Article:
I picked up a single Yongnuo YN560-III last year and some cheap flash triggers to experiment with off camera flash. This single purchase has opened up so many new creative opportunities. Off camera flash can add depth and drama to boring scenes and take your photography to the next level. I use these Yongnuo flashes (I now have three) hard and have never had a misfire. I have dropped one and that broke the battery door, but it still functions with some tape around it. Pair these flashes up with the wonderful YN560-TX Remote transmitter and you'll be quickly adjusting flash power on the fly. I have no need for TTL, so these work great for me on my Sony. Highly recommended and a great value for the money.
Flash sync on the Sony A7 is only 1/200th of a second, so in daylight when I like to shoot, I have to use an ND filter on the lens if I want a wide aperture. I recommend using Eneloop batteries inside all of your flashes as this brand has the highest capacity and longest lasting AA batteries on the market. Full power flashes require about 2 seconds to recharge.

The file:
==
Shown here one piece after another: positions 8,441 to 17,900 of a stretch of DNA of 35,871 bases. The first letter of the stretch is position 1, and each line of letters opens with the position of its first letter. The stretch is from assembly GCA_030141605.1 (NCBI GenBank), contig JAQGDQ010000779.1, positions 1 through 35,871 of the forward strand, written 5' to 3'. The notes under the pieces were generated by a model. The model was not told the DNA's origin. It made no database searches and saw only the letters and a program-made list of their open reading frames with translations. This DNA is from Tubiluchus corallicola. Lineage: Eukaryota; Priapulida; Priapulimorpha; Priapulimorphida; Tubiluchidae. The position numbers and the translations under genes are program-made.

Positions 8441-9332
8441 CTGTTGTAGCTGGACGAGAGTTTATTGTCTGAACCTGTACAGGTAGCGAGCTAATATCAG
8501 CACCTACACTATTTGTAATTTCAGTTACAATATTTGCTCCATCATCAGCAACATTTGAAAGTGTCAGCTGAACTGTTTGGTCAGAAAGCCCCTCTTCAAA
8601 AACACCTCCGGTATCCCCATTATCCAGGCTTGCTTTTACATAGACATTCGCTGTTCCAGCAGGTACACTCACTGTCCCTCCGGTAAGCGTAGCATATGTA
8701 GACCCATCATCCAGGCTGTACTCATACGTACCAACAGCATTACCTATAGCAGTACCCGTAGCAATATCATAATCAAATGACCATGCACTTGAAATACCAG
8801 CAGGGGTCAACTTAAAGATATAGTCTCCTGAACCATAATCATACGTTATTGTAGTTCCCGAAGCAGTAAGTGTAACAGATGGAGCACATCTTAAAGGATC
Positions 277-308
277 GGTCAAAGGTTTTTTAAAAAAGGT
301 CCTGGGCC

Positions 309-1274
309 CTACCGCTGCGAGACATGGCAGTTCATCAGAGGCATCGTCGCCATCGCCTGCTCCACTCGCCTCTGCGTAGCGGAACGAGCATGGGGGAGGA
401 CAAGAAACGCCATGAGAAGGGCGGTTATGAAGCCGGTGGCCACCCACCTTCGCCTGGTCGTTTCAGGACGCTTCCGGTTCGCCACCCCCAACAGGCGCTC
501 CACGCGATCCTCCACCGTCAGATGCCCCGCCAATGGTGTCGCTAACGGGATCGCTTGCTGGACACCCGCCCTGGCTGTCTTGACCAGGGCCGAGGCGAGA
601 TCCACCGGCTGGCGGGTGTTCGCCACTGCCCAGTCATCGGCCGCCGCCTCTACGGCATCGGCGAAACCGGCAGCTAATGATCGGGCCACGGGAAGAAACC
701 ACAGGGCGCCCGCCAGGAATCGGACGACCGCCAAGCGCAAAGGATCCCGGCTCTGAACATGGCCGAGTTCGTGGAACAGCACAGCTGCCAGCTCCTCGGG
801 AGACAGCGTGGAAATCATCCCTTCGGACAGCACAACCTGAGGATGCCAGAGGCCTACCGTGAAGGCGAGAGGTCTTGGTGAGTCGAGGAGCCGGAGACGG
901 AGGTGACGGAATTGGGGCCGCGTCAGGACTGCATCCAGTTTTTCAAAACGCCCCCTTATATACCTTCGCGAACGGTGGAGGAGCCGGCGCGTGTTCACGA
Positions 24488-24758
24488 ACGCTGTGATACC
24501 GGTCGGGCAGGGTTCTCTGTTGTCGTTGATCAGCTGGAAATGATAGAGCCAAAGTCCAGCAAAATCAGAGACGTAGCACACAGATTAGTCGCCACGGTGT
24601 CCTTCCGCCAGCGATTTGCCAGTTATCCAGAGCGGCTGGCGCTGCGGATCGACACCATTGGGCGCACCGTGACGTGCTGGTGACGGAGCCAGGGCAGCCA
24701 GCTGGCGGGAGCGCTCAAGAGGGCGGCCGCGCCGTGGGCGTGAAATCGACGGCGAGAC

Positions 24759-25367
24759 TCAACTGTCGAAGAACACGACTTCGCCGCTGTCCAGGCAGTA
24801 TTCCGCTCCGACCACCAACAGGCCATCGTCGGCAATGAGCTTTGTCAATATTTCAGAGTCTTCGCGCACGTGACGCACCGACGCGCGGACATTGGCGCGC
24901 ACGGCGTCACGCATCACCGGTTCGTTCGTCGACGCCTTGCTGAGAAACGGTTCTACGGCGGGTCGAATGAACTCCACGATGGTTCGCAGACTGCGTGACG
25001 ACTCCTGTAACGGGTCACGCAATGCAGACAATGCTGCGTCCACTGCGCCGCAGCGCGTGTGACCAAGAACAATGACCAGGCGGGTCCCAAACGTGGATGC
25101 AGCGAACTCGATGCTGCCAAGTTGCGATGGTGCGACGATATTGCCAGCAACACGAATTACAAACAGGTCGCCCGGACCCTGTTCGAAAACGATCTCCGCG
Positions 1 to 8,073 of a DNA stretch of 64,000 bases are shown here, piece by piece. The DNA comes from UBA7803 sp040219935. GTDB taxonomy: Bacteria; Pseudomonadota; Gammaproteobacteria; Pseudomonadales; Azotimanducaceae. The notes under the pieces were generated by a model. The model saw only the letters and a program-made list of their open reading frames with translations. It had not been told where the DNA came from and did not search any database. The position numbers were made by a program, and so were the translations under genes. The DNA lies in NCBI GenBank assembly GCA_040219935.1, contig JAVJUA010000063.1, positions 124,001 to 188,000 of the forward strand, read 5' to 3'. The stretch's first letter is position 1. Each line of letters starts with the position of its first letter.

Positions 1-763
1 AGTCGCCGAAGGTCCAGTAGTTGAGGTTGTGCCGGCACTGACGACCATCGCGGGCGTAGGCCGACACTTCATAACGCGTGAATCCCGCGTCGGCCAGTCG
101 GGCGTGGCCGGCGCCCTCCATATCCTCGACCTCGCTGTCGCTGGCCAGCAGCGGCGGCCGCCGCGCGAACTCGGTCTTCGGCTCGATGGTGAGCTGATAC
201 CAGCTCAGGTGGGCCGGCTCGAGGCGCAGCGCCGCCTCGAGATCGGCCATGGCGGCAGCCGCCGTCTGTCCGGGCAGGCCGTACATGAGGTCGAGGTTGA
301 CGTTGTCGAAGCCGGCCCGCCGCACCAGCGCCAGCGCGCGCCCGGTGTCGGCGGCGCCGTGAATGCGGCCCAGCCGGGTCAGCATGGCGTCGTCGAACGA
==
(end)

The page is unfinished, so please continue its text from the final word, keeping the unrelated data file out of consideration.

Stuff I've Reviewed.
Stuff I Used to Use.
Sony 70-200mm - Telephoto Sports Lens
I've used this lens to capture mainly sporting events. It has very quick single shot autofocus, but continuous autofocus is not amazing or on par with a 70-200 on a Canon or Nikon DSLR. Steadyshot built into the lens works very well and the build quality is fantastic. Image quality from 70-160mm is supurb, but corner sharpness degrades towards 200mm. Another hidden issue i've found is that the minimum focus distances abruptly lengthens at a point near 180mm. This means your maximum reproduction ration is found near 170-180mm. I've since sold this lens because I rarely need a telephoto lens for my current work.
Canon FD 85mm - Bokeh Machine
I purchased this lens in hopes of it being my go to portrait lens for my A7. In all honesty, I never used it for paid gigs. When shooting faster than f/2, it requires so much time to fine tune the focus that it slows down the flow of a portrait shoot. However, image quality is sublime and is very sharp even wide open. This is an amazing lens, but one that I've sold to fund a Zeiss Batis 85mm. Make sure you find a well taken care of copy. These can be found for around $800 used in good condition.
Sony Zeiss 35mm f/2.8 - Compact Everyday Lens